Real Estate Development In Ghana
One of the fastest growing sectors in the Ghanaian economy is the Real Estate industry. In fact this is not strange to industry analyst especially as the World Bank’s Global Economic Prospect Report has projected that Ghana will become the fastest growing economy in fiscal year 2011 in sub-Saharan Africa.
The report singled out the construction industry as one of the sectors to see a significant growth in the next couple of years. This report is coming at the heels of 10 years of growth that has seen a significant increase in income levels within the economy.
This positive outlook has obviously led to a sustained increase in investments in the Ghanaian economy. The Real Estate industry in particular seems to be doing very well especially based on the fact that the country presently has a staggering housing shortfall in both the residential and commercial sectors in the urban areas. It is not surprising therefore that the returns on investment are lucrative in this sector. Office and housing units are often sold out before construction is completed. However, investments in the Real Estate industry are fraught with many pitfalls and the astute investor must tread carefully in order to maximize their return on investment. There are many latent pitfalls and potential transactional costs in the Real Estate industry which can trip even the most experienced investor.
The most critical of these latent pitfalls is the land tenure system in Ghana. The Ghanaian Constitution provides that no interest in or any right over stool lands (stool lands make up the bulk of land interest in Ghana) shall be created which vest in any person or body corporate a freehold interest in land. The constitution states further that no interest or right over any land shall be created which vests in any person who is not a citizen of Ghana a freehold interest in land in Ghana. Thus effectively, majority of Real Estate properties are constructed on lands that have been leased. A lease by definition must have a beginning and an end date. In Ghana, the industry practice is to grant a lease for 99 years in the case of individual leases.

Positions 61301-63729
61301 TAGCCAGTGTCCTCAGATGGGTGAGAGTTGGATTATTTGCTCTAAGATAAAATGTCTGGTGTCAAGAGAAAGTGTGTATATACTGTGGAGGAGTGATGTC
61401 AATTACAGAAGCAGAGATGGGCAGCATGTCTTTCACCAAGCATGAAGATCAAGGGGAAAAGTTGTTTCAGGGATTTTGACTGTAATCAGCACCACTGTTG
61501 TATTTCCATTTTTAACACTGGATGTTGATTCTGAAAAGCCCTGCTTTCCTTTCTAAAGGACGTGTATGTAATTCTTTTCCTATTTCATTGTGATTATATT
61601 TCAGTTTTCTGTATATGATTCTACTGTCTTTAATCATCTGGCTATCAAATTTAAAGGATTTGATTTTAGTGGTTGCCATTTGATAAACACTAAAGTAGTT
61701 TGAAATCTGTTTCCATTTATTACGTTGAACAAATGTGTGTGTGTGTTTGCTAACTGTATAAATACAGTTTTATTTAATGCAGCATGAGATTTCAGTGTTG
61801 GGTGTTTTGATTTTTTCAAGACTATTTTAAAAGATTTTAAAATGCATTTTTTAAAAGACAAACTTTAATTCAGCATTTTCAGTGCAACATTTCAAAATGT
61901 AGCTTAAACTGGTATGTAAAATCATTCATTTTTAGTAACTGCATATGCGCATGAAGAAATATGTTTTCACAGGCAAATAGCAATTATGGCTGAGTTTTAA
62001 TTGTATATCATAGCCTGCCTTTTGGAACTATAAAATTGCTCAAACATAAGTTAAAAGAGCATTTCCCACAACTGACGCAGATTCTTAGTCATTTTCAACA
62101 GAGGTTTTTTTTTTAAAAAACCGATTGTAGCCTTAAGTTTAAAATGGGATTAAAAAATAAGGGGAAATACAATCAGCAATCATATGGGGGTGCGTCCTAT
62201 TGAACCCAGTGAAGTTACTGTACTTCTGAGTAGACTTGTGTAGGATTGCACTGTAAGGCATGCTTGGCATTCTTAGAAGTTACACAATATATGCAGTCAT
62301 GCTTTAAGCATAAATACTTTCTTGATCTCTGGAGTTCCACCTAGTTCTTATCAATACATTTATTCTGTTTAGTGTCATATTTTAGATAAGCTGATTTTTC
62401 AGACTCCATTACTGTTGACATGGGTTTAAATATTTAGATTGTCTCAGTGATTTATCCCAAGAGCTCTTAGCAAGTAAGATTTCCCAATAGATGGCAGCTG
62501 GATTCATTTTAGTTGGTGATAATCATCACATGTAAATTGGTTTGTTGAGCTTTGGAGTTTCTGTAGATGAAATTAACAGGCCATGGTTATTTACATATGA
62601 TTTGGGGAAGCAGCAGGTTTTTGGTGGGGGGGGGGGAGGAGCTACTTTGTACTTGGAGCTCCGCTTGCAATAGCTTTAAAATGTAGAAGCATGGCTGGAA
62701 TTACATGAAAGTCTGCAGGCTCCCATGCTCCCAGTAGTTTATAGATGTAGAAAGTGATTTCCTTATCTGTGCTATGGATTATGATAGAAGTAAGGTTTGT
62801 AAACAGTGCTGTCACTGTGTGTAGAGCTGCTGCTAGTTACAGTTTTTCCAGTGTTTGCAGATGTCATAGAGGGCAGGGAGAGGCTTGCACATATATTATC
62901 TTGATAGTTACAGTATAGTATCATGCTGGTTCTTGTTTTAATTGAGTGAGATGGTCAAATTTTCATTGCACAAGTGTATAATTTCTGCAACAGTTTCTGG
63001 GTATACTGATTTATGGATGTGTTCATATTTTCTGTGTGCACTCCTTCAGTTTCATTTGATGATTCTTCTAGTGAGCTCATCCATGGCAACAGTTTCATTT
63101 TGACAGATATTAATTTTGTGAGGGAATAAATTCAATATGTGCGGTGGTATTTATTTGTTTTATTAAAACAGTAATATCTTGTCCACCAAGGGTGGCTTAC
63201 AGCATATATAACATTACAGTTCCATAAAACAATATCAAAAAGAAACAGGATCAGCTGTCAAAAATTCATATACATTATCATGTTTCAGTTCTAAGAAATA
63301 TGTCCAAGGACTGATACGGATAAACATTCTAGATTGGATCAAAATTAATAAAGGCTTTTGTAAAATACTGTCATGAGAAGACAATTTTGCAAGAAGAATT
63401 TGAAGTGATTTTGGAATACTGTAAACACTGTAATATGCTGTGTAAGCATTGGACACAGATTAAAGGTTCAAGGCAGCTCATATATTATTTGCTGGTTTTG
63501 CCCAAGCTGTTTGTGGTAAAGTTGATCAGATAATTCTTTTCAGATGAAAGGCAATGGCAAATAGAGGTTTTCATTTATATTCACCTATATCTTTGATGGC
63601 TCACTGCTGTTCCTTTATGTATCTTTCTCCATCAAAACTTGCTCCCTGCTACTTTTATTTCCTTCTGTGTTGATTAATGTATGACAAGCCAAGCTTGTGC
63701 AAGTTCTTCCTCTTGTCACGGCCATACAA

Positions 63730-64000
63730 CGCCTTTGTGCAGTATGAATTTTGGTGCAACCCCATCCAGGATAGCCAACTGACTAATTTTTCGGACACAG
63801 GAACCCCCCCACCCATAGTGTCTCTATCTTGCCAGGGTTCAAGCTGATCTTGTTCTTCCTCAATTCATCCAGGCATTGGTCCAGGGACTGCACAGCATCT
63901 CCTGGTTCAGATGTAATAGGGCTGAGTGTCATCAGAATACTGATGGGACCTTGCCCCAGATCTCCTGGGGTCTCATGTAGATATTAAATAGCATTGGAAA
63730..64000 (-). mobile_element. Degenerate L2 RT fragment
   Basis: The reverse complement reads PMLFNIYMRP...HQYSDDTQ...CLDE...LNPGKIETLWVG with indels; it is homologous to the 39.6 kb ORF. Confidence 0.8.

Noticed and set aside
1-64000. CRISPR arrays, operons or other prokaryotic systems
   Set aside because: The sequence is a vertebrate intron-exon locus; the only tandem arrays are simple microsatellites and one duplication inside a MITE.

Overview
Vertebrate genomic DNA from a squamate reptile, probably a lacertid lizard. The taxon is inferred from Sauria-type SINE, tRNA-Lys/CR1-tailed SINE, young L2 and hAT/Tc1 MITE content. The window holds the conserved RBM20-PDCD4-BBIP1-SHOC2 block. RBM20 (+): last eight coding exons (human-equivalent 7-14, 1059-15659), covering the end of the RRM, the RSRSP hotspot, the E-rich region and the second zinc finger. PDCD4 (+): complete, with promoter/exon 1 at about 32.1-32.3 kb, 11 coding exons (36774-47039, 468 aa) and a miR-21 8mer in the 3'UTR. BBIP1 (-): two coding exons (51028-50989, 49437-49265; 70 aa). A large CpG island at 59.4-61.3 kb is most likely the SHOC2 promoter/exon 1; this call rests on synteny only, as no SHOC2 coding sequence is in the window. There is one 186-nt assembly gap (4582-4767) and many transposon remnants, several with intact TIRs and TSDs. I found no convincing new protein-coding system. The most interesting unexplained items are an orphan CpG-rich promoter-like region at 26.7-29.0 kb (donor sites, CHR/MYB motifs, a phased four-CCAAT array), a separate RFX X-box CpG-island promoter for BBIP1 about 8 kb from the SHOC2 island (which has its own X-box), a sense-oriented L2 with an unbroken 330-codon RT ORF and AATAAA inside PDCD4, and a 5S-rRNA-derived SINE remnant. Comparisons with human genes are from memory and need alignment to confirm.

The standard lease agreement in practice has a clause stipulating that the lessor must obtain permission from the head lease before any sub lease or assignment can be granted. It is imperative that an investor obtains from the lessor a properly executed permission from the head lease before any money is paid. Failure to obtain a properly executed permission from the head lease may lead to undue delay in the registration process or even possible litigation.
Since the lessor can only grant you what he has, an investor must make sure the remainder of the lease is adequate for his or her specific investment needs. Thus, if the remainder of the original lease is 20 years, then the most interest you can obtain under the circumstance is an assignment of the remaining 20-year interest.
The lease document must also include an option for renewal. Since there is currently no legislation as to how to deal with ownership rights and disputes in the event that the lessor decides not to renew the lease after the term has expired, it is very critical that the parties agree among themselves at the front end how the land and any investment on the land will be dealt with at the expiration of the lease.
AUTHOR: AB Lexmall & Associates